Feb 6, 2013 / 5:00 am
February is usually dedicated to the promotion of awareness of dental health in the veterinary field. Dental hygiene is one, if not THE most important aspect of veterinary preventative medicine. Oral hygiene has both medical and cosmetic significance. Being aware and proactive about your pet’s oral hygiene can positively influence your pet's health and longevity.
We humans brush our teeth at least twice a day in order to keep them healthy. Dogs and cats have teeth just like we do, and the same conditions that lead to our tooth and gum problems also occur in our pets' mouths. Oral hygiene has perhaps been the most neglected aspect of pet health care. Researches showed that 90% of pets over two years of age have significant mouth disease and 50% of them require immediate attention. Small breed dogs such as Yorkshire Terriers, Toy Poodles, etc. are more prone to tartar buildup. Dental disease in pets goes beyond bad breath. Your pet can also be affected by serious oral health threats that can have an impact on more than just its mouth.
When a dog eats, food, saliva and bacteria will stick to its teeth. This combination of food, saliva and bacteria is called plaque. The bacteria in plaque produce toxins, which cause inflammation and breakdown of the gums and tissue surrounding the teeth. Inflammation of the gums around the teeth is called gingivitis. When plaque stays on the teeth for long enough, it will harden and turn into tartar also knows as calculus. Tartar allows more bacteria and debris to accumulate, which makes inflammation of the gums worse.
If this process goes unchecked, the supporting structures of the tooth degenerate. This process is known as periodontal disease. The gums become separated from the tooth (periodontal pockets), a condition which might lead to tooth abscess (formation of pocket of puss around the tooth’s root) and eventually to loss of the tooth. Dental diseases can cause pain and discomfort, bad breath, and bleeding from the gums.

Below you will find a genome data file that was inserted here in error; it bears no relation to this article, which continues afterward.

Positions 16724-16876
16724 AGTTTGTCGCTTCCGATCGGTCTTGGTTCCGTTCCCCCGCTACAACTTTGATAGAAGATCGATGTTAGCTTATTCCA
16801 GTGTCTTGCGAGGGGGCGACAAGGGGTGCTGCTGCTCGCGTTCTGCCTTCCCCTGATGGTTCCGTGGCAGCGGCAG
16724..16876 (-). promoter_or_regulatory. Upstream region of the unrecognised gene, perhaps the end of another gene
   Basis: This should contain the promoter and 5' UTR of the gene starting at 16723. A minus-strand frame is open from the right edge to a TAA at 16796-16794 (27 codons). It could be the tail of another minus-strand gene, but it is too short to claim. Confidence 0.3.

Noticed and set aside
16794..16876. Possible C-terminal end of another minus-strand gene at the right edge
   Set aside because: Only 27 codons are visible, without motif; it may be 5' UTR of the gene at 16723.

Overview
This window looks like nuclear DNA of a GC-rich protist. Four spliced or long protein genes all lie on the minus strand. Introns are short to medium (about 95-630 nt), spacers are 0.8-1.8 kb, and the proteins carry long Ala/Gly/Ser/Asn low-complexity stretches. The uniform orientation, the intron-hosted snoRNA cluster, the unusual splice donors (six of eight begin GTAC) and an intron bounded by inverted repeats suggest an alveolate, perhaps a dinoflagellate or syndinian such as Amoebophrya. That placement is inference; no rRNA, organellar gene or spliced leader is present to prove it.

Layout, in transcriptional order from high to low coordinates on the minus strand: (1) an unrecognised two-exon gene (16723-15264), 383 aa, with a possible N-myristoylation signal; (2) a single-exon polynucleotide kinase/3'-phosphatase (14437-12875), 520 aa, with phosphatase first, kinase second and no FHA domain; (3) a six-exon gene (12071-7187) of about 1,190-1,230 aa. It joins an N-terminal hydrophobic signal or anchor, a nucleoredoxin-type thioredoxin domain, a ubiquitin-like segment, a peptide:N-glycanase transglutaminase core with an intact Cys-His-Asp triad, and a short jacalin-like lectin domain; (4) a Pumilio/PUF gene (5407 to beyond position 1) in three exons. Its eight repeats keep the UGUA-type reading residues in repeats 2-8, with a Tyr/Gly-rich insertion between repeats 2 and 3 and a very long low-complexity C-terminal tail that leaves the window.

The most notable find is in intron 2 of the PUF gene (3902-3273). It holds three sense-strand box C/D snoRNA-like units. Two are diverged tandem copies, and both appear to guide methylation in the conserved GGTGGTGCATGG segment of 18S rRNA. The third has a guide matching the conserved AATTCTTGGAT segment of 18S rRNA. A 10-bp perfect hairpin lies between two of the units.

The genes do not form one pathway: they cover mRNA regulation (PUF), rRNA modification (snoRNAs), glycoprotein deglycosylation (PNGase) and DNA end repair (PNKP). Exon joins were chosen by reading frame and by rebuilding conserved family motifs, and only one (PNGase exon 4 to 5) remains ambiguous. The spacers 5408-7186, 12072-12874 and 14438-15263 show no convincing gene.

The dental disease significance goes way beyond the oral heath. A pet with an advanced oral disease is at risk of developing multiple medical problems because of the shifting of the bacteria from the mouth to various internal organs through the bloodstream. Severe dental disease can lead to life threatening conditions. The main target organs at risk are the lungs, heart and kidneys. Joint infections are also possible.
So what can you do to maintain good oral health of your pet? The best way to prevent tartar accumulation and gingivitis is daily brushing. You can use a baby tooth brush but I personally find that the easiest is to use a pet oriented toothbrush that you can wear on your finger. You should always use pet toothpaste and not human toothpastes, salt, or baking soda. Toothpastes foaming action is irritating and all of these substances can cause illness if swallowed. Dental diet is also recommended to healthy pets that do not require a special medical diet. Pets that are getting fed with canned food are more prone for dental diseases formation.
I recommend avoid giving cow bones to dogs for teeth cleaning because the bones can cause fractures of the teeth. Ask your vet about dental treats and products.
The best way to treat gingivitis and tartar accumulation is with a professional veterinary cleaning. This procedure requires general anesthesia. While a dog is under anesthesia, the teeth are cleaned and polished in the same manner that a human dentist cleans and polishes people’s teeth. The teeth are cleaned both above and below the gum line. In some cases, where there is an abscess or severe infection under or around the tooth root, a tooth may need to be extracted. Most dogs do very well after having teeth pulled. A great many of them can even continue to eat dry food after losing a large number of teeth.
Providing your pet with good oral care is extremely important to its health. Unfortunately some pets are reluctant to cooperate so it can can be very challenging. An annual oral exam is recommended. Your veterinarian will assess the teeth condition and will consult you about specific ways to improve your own pet’s oral hygiene.
Dr. Oz can be contacted through his website: www.KelownaVet.ca
Read more Dr. Oz's Vet Advice articles
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- Feline acne Mar 6
- Foreign body ingestion Feb 20
- Dental health in pets Feb 6
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- Pancreatitis Jan 2
- Candy for us, deadly for them Dec 19
- Spaying & neutering pets Nov 28
- Anterior Cranial Cruciate Nov 14
- Winterize your pet Oct 23
- Outside the litter box Oct 9
- Fire danger and pets Sep 25
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